Cavel International owns and operates the only facility in the United States for slaughtering horses. Its entire output of 40,000 to 60,000 horses per year is exported to foreign countries for human consumption. Illinois recently amended the Illinois Horse Meat Act, 225 Ill. Comp. Stat. 635, to make it unlawful to slaughter a horse or to “import into or export from this State, or to sell, buy, give away, hold, or accept any horse meat,” if it is known the horse meat will be used for human consumption.

Cavel brought suit in an Illinois federal court, claiming that Illinois’ amendment violates the federal Meat Inspection Act and the Constitution’s commerce clause. Cavel argued that the federal statute signifies Congress’ intent to sweep aside any state law banning the slaughter of horses that would render the federal requirements inapplicable to Cavel’s slaughterhouse. The 7th Circuit enjoined application of the amendment to Cavel pending a decision on the merits.

Dismissing Cavel’s suit with prejudice, the 7th Circuit said that, just because the federal Meat Inspection Act applied to the production of horse meat, it didn’t mean that Congress intended to prohibit states from outlawing the slaughter of horses for human consumption. The law is “concerned with inspecting premises at which meat is produced for human consumption, rather than with preserving the production of particular types of meat for people to eat.” A commerce clause violation takes place when a state law that discriminates in favor of local firm. The Illinois law does not do that. If a local firm wants to slaughter horses, it is barred from doing so. No local merchant or producer benefits from the ban on slaughter.

The court rejected Cavel’s argument that the ban serves no purpose at all. The court said “states have a legitimate interest in prolonging the lives of animals that their population happens to like” and “a state is permitted, within reason, to express disgust at what people do with the dead, whether dead human beings or dead animals.”


Existing warrant justifies police warrantless entry

A trial court properly refused to exclude drug evidence obtained in a forcible raid without a warrant because there was an outstanding warrant for the defendant and a reasonable belief that he was attempting to evade the police, the District of Columbia Court of Appeals held on Sept. 20. Brown v. U.S., No. 03-CF-777.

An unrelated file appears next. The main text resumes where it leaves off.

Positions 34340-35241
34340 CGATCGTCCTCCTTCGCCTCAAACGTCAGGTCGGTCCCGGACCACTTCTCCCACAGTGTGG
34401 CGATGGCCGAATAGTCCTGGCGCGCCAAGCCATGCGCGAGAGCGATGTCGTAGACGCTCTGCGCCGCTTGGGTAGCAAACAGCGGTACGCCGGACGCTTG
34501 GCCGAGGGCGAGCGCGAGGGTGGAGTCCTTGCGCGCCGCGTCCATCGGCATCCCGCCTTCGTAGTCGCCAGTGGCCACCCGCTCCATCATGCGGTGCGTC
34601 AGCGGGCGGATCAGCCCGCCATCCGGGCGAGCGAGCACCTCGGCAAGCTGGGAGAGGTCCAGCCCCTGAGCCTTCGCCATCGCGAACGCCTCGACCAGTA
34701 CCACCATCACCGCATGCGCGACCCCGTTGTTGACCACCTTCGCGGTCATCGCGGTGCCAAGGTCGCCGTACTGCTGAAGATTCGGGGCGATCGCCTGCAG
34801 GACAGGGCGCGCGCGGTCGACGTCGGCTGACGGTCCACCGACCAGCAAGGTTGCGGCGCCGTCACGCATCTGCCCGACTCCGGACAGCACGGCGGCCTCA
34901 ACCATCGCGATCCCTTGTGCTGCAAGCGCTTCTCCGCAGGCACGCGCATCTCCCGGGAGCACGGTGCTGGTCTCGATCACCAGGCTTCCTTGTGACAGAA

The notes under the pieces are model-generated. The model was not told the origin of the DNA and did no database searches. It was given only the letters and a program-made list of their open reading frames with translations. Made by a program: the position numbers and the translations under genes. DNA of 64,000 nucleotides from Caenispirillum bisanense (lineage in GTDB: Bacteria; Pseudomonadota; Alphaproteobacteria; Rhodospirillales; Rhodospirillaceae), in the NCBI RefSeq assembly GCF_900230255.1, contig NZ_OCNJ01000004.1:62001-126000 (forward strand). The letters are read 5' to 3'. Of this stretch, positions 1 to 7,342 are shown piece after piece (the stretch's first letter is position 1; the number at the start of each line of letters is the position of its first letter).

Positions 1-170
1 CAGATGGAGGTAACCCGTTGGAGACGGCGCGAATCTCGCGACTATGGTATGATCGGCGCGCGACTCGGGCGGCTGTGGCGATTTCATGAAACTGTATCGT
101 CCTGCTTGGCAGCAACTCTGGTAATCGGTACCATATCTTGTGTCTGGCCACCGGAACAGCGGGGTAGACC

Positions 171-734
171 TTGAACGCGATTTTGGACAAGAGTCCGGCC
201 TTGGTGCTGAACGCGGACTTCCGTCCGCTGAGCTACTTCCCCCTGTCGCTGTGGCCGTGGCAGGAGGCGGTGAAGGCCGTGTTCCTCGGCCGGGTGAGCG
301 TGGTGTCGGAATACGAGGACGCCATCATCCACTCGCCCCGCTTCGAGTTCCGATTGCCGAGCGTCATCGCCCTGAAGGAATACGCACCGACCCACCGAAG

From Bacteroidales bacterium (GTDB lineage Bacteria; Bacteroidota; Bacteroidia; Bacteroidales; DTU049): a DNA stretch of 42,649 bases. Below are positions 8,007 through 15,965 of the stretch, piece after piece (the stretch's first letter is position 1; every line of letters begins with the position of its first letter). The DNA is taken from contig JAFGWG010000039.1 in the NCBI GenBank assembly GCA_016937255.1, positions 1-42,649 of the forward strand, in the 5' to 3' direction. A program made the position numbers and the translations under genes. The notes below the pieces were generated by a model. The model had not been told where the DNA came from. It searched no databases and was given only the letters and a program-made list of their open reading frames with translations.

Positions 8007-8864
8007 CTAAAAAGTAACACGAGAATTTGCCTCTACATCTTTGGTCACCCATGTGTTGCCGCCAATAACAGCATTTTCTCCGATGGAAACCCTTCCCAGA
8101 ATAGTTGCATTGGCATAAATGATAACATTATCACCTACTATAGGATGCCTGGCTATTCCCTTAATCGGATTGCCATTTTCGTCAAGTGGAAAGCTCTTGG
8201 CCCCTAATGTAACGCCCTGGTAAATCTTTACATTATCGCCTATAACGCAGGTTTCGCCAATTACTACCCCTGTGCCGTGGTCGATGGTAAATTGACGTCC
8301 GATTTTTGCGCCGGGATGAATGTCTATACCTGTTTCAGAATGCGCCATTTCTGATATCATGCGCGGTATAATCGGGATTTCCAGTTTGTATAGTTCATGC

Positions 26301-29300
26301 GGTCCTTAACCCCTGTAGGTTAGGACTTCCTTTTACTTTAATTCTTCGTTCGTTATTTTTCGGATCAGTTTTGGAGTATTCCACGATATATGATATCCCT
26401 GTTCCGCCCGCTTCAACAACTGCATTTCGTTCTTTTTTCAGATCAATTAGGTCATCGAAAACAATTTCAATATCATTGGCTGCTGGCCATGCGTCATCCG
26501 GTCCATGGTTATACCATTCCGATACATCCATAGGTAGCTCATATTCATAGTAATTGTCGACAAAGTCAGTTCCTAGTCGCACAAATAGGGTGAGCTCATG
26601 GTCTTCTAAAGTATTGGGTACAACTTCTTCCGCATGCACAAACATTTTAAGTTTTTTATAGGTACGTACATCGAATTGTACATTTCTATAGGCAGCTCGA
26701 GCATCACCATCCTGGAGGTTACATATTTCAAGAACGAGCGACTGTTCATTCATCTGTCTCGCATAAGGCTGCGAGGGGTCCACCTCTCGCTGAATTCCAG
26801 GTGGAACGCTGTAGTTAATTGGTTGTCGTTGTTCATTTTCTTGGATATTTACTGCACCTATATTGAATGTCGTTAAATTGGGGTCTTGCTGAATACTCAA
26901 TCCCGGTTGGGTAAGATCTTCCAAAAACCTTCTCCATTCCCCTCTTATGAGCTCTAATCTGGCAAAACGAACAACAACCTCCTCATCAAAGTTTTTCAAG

Three District of Columbia police officers were traveling in an unmarked car when they noticed a woman on a street corner and approached her about buying drugs. The woman took the officers to the residence of Edwina Powell. Bradford Brown, a guest in the home, sold some cocaine to the undercover officers. The officers returned to their car and reported the incident. They then returned, and knocked on the door. They overheard the occupants of the apartment say that the police were at the door, and officers in the back of the building reported that people were exiting the apartment through the rear. The police at the door, who already had an outstanding warrant for Brown from another case, broke down the door and arrested him. Brown moved to exclude the evidence from the search, contending that there was no warrant for the premises and that he had a reasonable expectation of privacy. A trial court denied the motion.

Affirming, the District of Columbia Court of Appeals, the district’s highest court, held that because of the outstanding warrant there was no error in the officer’s warrantless entry or the trial court’s refusal to exclude the evidence.

Rejecting Brown’s reliance on the U.S. Supreme Court’s decision, Steagald v. U.S., 451 U.S. 204 (1981), the court said, “Steagald would be controlling if Ms. Powell . . . were seeking suppression of the evidence, recovered from her home when police entered on an arrest warrant for appellant, that the government was seeking to use against her. But that is not the case before us. Rather, this case concerns the use of evidence against the person named in the arrest warrant, and the question at hand is whether officers may rely on a valid arrest warrant, and a reasonable belief that the subject of that warrant is in the residence of a third party, to enter the residence to execute the warrant.”


Advice on morning-after pill is not state coercion

A public health worker’s instruction to a minor on how to take emergency oral contraception the minor requested is not state coercion that violates the minor’s, or her parents’, constitutional rights, the 3d U.S. Circuit Court of Appeals ruled on Sept. 21. Anspach v. City of Philadelphia, No. 05-3632.

Fearing she might be pregnant, 16-year-old Melissa Anspach went to a Philadelphia public clinic and asked for the morning-after pill. After first consulting with a social worker, a registered nurse gave Melissa four pills and told her to take them right away. The nurse instructed Melissa to take four more pills 12 hours later, which she did. Melissa experienced severe stomach pains and was eventually treated for hemorrhaging in her eye caused by excessive vomiting. Melissa and her parents sued the city under 42 U.S.C. 1983. Melissa’s parents claimed that the city interfered with their parental rights by giving Melissa medication without their consent, while Melissa argued that the city violated her 14th Amendment right to bodily integrity and parental guidance. A Pennsylvania federal court dismissed their claims.